ichigan Tech researchers have nailed down a fundamental property of some of the biggest, baddest elements on the periodic table. Physics Professor Don Beck’s research team, including Research Associate Steven O’Malley, has calculated electron affinities for the lanthanides and the actinides, the twenty-eight heaviest elements which make up the last two rows of the periodic table. Lanthanides, also known as rare earths, are used in the production of lasers and sunglasses. Actinides, the bottom dwellers of the periodic table, are arguably the scariest collection of elements on Earth, including as they do plutonium and other deadly substances. “Electron affinity” is the amount of energy required to pluck an electron from an anion (an atom with an extra electron orbiting around its nucleus). Elements with low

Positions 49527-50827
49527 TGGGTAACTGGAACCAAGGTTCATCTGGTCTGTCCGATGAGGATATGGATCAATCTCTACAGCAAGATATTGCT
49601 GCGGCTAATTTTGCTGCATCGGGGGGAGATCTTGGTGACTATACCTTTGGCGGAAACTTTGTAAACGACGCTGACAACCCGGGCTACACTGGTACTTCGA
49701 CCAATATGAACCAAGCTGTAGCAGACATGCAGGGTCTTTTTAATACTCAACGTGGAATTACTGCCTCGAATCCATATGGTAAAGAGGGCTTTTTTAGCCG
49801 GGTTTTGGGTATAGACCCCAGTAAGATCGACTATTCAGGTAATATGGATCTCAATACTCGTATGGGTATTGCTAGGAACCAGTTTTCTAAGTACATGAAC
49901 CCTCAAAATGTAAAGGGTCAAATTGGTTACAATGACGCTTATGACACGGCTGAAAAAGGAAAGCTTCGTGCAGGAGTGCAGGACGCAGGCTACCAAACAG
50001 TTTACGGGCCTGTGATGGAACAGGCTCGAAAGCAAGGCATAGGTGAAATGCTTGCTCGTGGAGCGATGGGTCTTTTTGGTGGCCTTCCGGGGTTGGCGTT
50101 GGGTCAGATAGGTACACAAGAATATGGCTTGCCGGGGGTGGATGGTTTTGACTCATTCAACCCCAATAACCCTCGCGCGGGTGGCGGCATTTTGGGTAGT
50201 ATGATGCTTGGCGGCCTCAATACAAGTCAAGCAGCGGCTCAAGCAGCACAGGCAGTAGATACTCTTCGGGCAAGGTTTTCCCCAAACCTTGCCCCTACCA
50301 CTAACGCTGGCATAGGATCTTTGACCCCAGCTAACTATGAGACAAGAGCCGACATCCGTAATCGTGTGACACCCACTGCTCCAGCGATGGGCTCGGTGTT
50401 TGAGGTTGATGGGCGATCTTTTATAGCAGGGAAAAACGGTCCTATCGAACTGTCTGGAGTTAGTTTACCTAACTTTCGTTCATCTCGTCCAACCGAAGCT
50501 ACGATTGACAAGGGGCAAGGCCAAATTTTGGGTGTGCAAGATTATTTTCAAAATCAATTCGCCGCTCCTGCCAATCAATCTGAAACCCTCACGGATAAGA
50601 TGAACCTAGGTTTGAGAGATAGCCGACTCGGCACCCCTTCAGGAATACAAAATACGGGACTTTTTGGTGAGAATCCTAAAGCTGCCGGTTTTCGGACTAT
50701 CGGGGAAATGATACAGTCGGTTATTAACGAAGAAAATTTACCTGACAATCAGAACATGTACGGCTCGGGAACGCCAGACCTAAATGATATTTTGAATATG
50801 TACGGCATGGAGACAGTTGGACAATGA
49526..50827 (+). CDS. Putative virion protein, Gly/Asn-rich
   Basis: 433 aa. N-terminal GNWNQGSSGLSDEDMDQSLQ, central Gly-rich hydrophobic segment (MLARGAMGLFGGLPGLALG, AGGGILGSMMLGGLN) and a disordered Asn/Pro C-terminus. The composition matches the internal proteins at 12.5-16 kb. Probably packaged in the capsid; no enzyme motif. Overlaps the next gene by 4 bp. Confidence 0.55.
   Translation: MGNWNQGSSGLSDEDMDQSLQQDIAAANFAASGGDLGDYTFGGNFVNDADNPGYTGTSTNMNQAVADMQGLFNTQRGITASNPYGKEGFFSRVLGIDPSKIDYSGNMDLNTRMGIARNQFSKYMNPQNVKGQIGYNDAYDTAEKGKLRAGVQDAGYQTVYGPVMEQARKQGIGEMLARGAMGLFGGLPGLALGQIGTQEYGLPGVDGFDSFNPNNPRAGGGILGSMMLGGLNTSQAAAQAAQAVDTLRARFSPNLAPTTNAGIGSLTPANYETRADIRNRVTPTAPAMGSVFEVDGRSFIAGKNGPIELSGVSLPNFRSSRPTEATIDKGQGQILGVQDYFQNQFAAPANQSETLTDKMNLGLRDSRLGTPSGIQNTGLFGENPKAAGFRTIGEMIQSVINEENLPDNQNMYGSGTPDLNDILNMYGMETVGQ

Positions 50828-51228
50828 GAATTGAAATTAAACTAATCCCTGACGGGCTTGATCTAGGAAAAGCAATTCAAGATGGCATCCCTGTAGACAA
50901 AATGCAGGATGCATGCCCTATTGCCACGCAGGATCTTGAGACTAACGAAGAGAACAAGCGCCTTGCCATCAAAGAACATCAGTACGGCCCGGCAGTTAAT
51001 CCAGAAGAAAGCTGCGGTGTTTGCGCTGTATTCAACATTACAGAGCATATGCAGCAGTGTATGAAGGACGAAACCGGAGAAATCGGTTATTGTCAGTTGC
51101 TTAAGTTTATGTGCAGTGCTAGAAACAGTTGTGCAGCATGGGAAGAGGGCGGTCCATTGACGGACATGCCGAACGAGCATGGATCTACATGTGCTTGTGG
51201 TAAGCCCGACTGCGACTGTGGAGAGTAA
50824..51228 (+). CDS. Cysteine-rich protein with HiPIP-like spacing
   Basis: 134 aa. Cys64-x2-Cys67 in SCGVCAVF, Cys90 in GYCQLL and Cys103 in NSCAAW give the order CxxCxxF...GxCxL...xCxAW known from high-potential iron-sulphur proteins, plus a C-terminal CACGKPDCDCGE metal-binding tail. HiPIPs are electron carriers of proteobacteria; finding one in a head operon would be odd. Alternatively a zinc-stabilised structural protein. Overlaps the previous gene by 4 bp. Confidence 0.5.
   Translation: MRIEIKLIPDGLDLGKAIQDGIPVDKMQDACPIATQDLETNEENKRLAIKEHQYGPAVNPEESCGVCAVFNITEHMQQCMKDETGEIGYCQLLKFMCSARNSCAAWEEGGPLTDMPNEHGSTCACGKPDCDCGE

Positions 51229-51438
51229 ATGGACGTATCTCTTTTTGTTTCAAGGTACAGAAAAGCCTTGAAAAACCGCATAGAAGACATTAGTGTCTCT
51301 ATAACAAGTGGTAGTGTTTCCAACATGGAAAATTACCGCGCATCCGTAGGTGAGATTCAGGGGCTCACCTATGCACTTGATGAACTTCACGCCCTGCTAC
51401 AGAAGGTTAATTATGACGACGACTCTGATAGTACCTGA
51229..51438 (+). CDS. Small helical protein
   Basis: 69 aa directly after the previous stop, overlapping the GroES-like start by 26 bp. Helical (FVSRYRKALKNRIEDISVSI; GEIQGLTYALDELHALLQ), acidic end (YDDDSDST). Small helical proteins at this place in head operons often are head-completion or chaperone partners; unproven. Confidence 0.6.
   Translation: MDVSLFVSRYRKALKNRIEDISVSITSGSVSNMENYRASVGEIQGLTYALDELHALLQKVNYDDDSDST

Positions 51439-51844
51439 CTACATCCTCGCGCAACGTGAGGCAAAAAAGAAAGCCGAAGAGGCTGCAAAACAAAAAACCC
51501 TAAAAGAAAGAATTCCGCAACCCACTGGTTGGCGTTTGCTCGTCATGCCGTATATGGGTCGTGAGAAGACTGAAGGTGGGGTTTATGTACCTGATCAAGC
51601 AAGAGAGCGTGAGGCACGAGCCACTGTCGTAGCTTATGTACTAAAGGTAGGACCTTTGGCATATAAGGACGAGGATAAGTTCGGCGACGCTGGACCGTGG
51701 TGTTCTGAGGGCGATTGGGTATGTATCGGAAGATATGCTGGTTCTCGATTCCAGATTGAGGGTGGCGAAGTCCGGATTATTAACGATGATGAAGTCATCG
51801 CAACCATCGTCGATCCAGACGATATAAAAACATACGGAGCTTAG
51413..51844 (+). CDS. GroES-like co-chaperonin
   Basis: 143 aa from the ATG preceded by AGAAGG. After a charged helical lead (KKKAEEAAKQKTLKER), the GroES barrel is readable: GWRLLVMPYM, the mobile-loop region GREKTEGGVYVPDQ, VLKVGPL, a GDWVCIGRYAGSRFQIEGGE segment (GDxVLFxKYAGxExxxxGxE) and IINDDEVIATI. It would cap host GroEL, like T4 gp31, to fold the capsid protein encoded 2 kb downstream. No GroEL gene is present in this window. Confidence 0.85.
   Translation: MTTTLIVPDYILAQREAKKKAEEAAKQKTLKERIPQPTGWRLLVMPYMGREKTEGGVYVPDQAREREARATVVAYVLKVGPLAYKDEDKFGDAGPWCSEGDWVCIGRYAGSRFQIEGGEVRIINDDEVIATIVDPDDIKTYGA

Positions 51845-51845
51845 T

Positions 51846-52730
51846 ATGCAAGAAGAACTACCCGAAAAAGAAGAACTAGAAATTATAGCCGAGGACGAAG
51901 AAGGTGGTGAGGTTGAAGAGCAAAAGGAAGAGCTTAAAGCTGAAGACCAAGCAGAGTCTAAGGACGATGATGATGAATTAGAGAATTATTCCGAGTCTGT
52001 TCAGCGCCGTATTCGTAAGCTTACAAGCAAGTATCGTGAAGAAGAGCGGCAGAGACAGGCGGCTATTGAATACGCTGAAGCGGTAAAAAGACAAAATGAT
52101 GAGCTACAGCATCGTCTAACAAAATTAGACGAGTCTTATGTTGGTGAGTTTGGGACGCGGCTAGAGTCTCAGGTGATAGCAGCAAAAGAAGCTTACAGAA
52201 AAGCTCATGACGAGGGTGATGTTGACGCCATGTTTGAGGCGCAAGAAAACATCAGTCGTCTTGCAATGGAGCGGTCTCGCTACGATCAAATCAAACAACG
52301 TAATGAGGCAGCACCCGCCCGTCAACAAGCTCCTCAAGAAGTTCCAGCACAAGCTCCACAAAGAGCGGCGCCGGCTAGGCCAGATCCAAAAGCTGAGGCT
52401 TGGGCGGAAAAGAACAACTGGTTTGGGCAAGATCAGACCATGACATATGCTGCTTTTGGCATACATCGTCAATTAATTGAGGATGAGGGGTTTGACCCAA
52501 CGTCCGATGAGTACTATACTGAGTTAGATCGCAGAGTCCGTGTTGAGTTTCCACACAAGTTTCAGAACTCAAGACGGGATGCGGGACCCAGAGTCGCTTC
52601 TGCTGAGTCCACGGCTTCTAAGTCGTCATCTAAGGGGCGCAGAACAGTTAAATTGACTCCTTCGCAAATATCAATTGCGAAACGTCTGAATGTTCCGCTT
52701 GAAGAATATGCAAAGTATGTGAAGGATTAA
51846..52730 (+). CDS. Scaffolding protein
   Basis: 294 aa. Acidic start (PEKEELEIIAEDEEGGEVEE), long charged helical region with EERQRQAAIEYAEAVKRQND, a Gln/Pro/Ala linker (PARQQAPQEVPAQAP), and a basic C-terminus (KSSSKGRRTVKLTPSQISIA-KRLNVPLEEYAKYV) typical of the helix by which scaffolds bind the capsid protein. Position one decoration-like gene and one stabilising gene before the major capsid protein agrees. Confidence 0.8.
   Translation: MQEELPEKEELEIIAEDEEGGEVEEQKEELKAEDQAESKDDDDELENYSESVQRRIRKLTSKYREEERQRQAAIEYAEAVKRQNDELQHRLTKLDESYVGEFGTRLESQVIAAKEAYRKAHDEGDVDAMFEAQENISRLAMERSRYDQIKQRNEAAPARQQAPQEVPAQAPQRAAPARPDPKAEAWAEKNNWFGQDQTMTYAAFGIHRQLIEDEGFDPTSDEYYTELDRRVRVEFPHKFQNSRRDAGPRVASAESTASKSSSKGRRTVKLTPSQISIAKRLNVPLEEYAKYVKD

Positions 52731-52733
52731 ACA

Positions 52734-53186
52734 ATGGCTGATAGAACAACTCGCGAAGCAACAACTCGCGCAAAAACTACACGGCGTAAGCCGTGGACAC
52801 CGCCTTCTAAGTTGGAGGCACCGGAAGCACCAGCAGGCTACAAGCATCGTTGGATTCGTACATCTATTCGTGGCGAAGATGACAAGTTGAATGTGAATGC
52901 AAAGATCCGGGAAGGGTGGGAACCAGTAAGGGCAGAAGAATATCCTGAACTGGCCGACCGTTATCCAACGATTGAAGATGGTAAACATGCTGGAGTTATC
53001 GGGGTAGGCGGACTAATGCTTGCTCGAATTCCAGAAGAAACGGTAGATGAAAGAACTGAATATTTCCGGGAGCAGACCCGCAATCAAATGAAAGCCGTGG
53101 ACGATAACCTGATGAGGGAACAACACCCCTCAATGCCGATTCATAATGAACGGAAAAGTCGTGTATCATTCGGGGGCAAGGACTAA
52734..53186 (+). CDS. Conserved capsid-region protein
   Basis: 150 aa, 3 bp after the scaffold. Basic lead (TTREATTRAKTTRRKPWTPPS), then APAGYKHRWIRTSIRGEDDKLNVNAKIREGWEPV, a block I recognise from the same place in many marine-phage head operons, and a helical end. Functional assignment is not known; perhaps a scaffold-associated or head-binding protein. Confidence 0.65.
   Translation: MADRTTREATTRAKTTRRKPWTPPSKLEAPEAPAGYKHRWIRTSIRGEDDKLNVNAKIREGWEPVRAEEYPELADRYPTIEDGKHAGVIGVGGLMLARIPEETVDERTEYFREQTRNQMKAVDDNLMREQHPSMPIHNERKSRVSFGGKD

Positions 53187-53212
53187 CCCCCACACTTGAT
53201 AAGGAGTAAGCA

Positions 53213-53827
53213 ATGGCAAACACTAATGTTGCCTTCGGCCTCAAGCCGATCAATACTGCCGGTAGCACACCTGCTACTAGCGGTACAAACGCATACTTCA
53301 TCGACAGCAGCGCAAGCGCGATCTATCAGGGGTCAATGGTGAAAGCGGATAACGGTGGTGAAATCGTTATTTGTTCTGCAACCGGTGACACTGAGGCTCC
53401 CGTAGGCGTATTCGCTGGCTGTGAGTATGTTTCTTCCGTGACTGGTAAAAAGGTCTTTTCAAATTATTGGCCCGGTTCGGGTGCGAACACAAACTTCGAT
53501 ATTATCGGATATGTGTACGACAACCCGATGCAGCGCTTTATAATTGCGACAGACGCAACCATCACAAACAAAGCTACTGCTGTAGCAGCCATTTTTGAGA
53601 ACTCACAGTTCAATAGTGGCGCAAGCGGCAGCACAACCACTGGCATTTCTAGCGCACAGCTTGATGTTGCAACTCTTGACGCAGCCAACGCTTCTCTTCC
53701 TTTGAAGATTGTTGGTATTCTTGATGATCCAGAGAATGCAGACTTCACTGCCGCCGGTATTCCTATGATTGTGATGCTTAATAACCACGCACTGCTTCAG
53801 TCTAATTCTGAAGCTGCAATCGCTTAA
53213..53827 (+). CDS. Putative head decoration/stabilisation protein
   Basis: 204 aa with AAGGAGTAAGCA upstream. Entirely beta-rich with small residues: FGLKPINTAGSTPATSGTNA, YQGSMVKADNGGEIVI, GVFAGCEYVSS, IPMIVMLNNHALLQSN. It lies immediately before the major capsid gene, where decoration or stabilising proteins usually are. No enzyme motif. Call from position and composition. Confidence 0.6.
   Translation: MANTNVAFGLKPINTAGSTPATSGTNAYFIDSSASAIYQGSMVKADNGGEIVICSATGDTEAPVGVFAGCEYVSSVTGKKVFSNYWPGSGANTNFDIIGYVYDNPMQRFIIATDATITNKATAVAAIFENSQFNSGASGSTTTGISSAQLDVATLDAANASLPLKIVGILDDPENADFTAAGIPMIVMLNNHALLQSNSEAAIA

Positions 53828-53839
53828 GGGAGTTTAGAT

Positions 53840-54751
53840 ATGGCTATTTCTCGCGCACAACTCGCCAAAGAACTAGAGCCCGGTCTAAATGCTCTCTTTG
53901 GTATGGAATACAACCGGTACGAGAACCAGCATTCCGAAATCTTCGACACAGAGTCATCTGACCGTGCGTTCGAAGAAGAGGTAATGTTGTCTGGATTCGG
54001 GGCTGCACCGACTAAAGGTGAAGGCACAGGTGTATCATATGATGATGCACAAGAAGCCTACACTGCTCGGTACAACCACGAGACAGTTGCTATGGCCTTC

electron affinities (like iron) give away that extra electron easily. Elements with high electron affinities (like chlorine) hang onto it for dear life, so understanding electron affinity is critical for predicting the outcome of chemical reactions. “I remember learning about electron affinities in tenth-grade chemistry,” said O’Malley. “When I began working as a grad student in atomic physics, I was surprised to learn that many of them were still unknown.” They were, in fact, the lanthanides and actinides. In terms of atomic structure, these are perhaps the most complex of elements, which is why no one had been able to calculate their electron affinities before. Here’s what makes them so tricky. Electrons orbit in shells around an atom’s nucleus, something like the layers of an onion, but in stranger shapes. Within each shell are a number of subshells. A subshell is like an egg carton: it can hold from one to a certain number of electrons, but no more. Typically, as you work your way down and across the periodic table to larger and larger atoms, the inner shells fill up with electrons, and then new shells and subshells are formed sequentially and fill up pretty neatly. That’s not what happens with the lanthanides and actinides. Before one subshell in the sequence fills up, additional electrons begin making even more shells. Then, as you move across the periodic table to the heavier atoms, electrons finally occupy all the vacancies in that first shell. Why would this matter for electron affinity? Several forces hold electrons in their orbits around the atom’s nucleus. Two simple ones are electrons’ attraction to protons in the nucleus and repulsion away from their fellow orbiting electrons, what Beck calls “the B.O. effect.” A full shell exerts forces that are pretty constant on the electrons orbiting farther from the nucleus, which had made it relatively easy to calculate the electron affinities of most elements. But if there are vacancies in a shell—as there are in the lanthanides and actinides—the electrons in that shell can shuffle around, playing musical chairs, as it were. The forces exerted by an electron vary depending on which slot it occupies. And, in addition to simple electrical factors, there are other complex variables to contend with at the subatomic level, including relativistic and many-body effects. Here’s how it works with the lanthanides. Before the so-called 4f subshell fills up, the additional electrons begin making new shells. Then, as you move across the periodic table to heavier atoms in the lanthanide series, that 4f subshell is fully occupied with its maximum number of fourteen electrons. With several electrons bouncing around in those fourteen slots, over two hundred different arrangements of electrons in the 4f subshell are possible in some of the lanthanides. “It’s a nightmare,” says Beck. His group of theoretical physicists began their work on electron affinities in 1994, focusing on the lanthanides. Then in 2007 they made a computational breakthrough that allowed them to drill into the “nightmare” middle of the row from both ends, one anion at a time. In just eighteen months, they found electron affinities for all the remaining lanthanides. With the rare earths under their belt, the team decided to forge ahead with the actinides in 2009. “They were even more complicated,” said O’Malley, since even more subshells are involved, and they, too, do not fill up neatly and cleanly. “But having worked on the lanthanides, I knew what to expect.” Armed with advanced methodology and plenty of experience, the researchers finished calculating the electron affinities of the entire actinide row in about five months. What’s next? Their findings will be referenced in the next iteration of the classic text The Handbook of Chemistry and Physics, now in its ninetieth edition. The team’s theoretical results have already been partially verified by experimentalists, but the process may take awhile. “Universities don’t like to deal with actinides—they are both radioactive and poisonous,” Beck notes. n